Booz Allen reports soaring profits

Firm plans commercial expansion

Booz Allen Hamilton is reporting strong revenue and earnings growth in its preliminary 2011 results

For the company’s fiscal year that ended March 31, and Booz Allen had $5.6 billion in revenue compared to $5.1 billion in 2010.

Net income jumped to $84.7 million in 2011, compared to $25.4 million in 2010.

“We grew revenue in all of our major markets – defense, intelligence, and civil – for the full fiscal year and the fourth quarter,” said Ralph Shrader, Booz Allen’s chairman, CEO and president.

He tied the rise in profits to the growing percentage of higher margin, fixed-price work the company does.

The company’s fastest growing areas are cybersecurity and health, Shrader said.

Booz Allen also will begin moving into the commercial and international markets after July 31 when the non-compete agreement with its former commercial business Booz & Co. ends.

“We will focus our commercial expansion in areas that benefit from our core strengths in management consulting combined with technology and analytics expertise,” he said.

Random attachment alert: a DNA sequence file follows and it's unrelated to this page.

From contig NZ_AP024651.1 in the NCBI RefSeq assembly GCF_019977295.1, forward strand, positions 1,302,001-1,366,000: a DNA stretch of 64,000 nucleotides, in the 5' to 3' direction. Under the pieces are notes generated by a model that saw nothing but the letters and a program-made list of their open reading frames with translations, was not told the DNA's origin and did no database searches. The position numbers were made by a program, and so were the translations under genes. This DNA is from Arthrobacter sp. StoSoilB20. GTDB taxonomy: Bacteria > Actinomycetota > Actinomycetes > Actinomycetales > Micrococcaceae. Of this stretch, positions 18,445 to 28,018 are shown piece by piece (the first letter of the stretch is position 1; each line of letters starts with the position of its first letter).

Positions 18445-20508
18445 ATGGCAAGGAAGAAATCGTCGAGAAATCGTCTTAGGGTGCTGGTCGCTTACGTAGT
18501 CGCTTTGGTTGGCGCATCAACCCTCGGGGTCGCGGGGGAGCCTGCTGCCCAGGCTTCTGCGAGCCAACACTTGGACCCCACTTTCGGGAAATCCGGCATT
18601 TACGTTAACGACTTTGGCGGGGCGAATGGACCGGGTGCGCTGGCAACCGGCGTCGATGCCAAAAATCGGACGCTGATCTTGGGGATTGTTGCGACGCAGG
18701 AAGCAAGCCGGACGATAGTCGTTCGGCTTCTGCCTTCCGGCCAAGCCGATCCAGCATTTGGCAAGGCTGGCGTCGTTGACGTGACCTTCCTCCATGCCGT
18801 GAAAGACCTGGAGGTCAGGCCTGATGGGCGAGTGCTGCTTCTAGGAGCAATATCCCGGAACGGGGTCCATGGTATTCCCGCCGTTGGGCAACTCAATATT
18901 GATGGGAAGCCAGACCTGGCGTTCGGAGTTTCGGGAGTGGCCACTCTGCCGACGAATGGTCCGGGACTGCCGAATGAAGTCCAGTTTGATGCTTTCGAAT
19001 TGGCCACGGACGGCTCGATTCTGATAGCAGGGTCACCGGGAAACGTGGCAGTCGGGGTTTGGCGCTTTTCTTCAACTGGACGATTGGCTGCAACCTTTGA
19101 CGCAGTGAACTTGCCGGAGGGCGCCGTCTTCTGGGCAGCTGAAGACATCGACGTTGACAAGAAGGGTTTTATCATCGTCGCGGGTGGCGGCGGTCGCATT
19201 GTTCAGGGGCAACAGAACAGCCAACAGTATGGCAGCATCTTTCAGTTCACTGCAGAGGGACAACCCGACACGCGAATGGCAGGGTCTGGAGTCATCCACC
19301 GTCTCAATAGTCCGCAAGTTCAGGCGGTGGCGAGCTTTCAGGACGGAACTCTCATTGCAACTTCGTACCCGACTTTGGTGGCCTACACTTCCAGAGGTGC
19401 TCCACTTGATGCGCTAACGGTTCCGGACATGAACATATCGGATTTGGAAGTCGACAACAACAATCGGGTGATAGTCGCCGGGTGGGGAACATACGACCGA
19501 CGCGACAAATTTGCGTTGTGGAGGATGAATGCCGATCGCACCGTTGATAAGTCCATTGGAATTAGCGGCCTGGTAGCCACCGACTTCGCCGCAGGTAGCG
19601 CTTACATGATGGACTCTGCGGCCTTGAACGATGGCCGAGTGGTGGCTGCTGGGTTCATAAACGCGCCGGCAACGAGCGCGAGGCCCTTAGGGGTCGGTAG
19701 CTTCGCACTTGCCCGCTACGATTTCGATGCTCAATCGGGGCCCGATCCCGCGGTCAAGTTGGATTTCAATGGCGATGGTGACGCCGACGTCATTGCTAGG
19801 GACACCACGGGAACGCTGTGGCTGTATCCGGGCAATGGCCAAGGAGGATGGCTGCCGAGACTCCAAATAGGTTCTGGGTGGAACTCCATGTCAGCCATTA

Booz Allen will target industries such as financial services, health care and energy, where there is a strong link between the government and commercial sectors, Shrader said.

The company is ranked No. 9 on Washington Technology’s 2011 Top 100 list of the largest government contractors.

About the Author

Nick Wakeman is the editor-in-chief of Washington Technology. Follow him on Twitter: @nick_wakeman.

Reader Comments

Thu, Jun 9, 2011 Jason Nether

"Soaring Profit"???? Sure profits tripled, but this profit margin is less than 1 - 2 percent of revenue. This is lower than even the typical cost-reimb. contract. What kind of government contracts produce such putrid returns? The answer is none. The company's results are weighed down by the majority owner's method for making the kind of returns that a PE firm demands. It is not from operating results. Think dividens, special dividends, different classes of stock, etc. Can't forget that the public owns a minor fraction of the company. Let's see if Wall Street financial analysts applaud this performance. As a public investor in this firm, you could make as much money with a bank CD.

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